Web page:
Sunday, 11 March 2012

The 2kDozen 500: #99 - Lou Reed & Metallica, "Lulu"

"I would cut my legs and tits off when I think of Boris Karloff" starts Lou while James growls "small town girl" in the background. They really have mellowed, haven't they?

This is the story of Lulu, a German dancer who climbs up German society, met Jack the Ripper and ended up a prostitute, and a rather deviant prostitute at that by the sounds of it. It was a German play, later adapted for Hollywood into Louise Brook's iconic silent movie. It is heavy with blood and sperm and violence and masochism: all fin-de-siecle stuff. (Our sexual violence is on a more industrial scale now, I suppose. Not quite so manual, not so artisan.) And most of those tracks are long - heading close to twenty minutes by the last one.

"The View" is less of a tribute to the scruffy Dundee indie rockers than I might have hoped; but I've missed that big, pulverising sound. Boulders and giant fir trees tossed about by a rowdy Norse deity: you get the picture. "Pumping Blood" has the narrator screaming out to Jack to perform a "supreme violation", imagining swallowing "your cutter like a coloured man's dick" with "blood spurting from me". It's the track that stands out the furthest in the masochist direction - a "leather box with azaleas" and worship of trickling blood. "Mistress Dread" sounds like thrashy old Eighties Metallica, grinding away in the back of their tour van, with an elderly-sounding Lou warbling over the top about Goliaths and kissing away "a scrap of blood".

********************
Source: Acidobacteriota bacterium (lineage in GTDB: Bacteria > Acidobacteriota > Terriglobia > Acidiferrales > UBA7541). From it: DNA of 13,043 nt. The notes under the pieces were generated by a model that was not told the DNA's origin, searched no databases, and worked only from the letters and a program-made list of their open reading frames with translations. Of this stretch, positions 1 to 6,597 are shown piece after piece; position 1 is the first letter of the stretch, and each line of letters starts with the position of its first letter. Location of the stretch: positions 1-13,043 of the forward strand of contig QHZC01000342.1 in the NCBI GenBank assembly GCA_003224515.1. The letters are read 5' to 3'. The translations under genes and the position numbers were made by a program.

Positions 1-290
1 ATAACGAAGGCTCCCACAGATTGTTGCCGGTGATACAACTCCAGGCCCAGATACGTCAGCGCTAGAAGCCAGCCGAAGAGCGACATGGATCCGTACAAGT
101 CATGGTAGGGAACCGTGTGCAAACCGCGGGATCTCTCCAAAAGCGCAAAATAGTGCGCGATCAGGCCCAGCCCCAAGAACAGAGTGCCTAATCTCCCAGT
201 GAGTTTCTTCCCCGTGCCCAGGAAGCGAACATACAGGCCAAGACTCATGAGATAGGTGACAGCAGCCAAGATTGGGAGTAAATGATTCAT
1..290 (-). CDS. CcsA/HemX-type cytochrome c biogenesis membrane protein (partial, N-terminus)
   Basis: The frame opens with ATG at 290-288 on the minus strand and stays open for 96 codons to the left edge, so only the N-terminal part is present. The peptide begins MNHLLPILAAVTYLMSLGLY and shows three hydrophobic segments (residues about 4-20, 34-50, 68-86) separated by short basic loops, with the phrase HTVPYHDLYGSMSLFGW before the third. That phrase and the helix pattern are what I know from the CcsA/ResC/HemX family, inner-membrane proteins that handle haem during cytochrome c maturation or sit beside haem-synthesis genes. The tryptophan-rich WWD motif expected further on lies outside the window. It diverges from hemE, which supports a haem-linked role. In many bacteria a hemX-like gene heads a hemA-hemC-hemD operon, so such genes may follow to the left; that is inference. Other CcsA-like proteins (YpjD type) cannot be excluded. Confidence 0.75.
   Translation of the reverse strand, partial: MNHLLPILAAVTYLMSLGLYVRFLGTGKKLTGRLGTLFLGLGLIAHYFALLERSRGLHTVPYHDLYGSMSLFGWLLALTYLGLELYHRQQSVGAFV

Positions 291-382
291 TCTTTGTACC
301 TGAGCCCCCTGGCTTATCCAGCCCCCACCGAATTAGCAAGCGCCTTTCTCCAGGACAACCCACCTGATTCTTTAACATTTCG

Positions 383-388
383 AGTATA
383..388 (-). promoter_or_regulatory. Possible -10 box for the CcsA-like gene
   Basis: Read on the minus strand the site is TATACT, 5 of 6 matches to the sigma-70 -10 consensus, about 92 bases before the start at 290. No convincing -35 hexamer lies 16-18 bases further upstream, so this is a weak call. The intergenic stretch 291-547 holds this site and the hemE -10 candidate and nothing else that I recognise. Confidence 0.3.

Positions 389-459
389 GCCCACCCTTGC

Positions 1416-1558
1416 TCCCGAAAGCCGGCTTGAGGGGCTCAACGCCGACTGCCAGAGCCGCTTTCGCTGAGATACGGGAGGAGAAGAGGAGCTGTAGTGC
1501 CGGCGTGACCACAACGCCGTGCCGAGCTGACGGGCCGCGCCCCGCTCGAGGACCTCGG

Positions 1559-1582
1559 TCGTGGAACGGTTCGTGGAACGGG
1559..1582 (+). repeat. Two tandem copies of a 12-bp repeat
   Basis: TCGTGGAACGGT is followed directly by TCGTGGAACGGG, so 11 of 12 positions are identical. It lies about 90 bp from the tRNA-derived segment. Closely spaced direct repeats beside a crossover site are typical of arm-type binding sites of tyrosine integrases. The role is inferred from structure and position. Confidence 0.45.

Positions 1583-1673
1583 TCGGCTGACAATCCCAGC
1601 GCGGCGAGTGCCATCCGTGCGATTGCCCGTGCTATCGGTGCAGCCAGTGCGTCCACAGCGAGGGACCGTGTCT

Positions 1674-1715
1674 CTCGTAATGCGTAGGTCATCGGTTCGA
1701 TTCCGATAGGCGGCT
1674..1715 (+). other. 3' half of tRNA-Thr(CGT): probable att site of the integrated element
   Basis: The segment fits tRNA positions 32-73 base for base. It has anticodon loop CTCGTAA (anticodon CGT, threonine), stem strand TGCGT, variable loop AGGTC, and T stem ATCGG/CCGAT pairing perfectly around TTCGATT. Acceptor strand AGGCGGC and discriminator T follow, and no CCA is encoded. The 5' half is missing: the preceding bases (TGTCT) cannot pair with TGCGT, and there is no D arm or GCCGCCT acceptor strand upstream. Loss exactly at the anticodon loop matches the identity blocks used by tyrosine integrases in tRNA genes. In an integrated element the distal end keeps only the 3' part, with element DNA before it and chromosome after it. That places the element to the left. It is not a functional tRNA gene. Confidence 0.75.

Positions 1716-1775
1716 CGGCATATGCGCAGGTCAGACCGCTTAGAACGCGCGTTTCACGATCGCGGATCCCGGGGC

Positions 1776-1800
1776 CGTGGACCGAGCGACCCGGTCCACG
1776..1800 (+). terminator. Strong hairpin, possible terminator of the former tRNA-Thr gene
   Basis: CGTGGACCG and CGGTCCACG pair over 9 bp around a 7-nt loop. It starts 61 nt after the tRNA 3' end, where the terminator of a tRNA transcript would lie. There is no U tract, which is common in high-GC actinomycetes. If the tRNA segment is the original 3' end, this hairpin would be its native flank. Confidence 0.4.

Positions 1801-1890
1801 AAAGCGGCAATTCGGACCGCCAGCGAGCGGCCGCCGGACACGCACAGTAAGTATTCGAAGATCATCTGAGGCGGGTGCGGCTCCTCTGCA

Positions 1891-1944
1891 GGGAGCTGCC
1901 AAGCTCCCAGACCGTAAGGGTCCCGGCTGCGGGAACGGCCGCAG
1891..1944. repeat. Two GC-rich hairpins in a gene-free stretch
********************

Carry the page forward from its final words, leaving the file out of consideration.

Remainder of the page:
"Iced Honey" has more of a Lou Reed feel, structurally - with the Metallica lads as more of a backing band. Hetfield's backing vocals sound a bit yokel karaoke. "Cheat on Me" works it way up from some mournful, looping strings to a rumbling, bassy background while Lou asks "why do I cheat on me?"and guitars gradually boil up around them.

"But all I do is fall over/I don't have the strength I once had." Panicking about being "dry and spermless like a girl", "Frustration" is properly creepy, whispering over nerve-plucking strings, before it goes all Nordic again. It's tempting to weld this together with Lou's tired, papery voice and plant him in amongst the words. "Little Dog" also starts with the same worn-out, drone feel, with the scent of shit in the air.

"Dragon" takes the division of the divine and the "fucked with" directly into the lyrics. "You think we're some kind of table you can rest your feet on when you're able?" There's a sense of Mark E Smith flailing about standing in front of his modern-day version of The Fall. Ozymandian in his contempt for restriction or advice. I hear see this working on the soundtrack to the most Blakean bits of "Red Dragon".

Thence to "Junior Dad", the most highly-regarded track according to the largely-unimpressed reviews I've seen. Largely well-regarded because it doesn't sound like a knackered old Lou Reed struggling against an inappropriate metal backing band. It sounds like something more post-rock than that. Though I suppose Lou was post-rock a long time ago, wasn't he? It's very long, it's very OK: I'm not very caught up in it, and I'm an all-out sucker for songs about Dads. Just strings phasing in and out of one another. Baaahhhh.


Rating: Warbling out of Masochism

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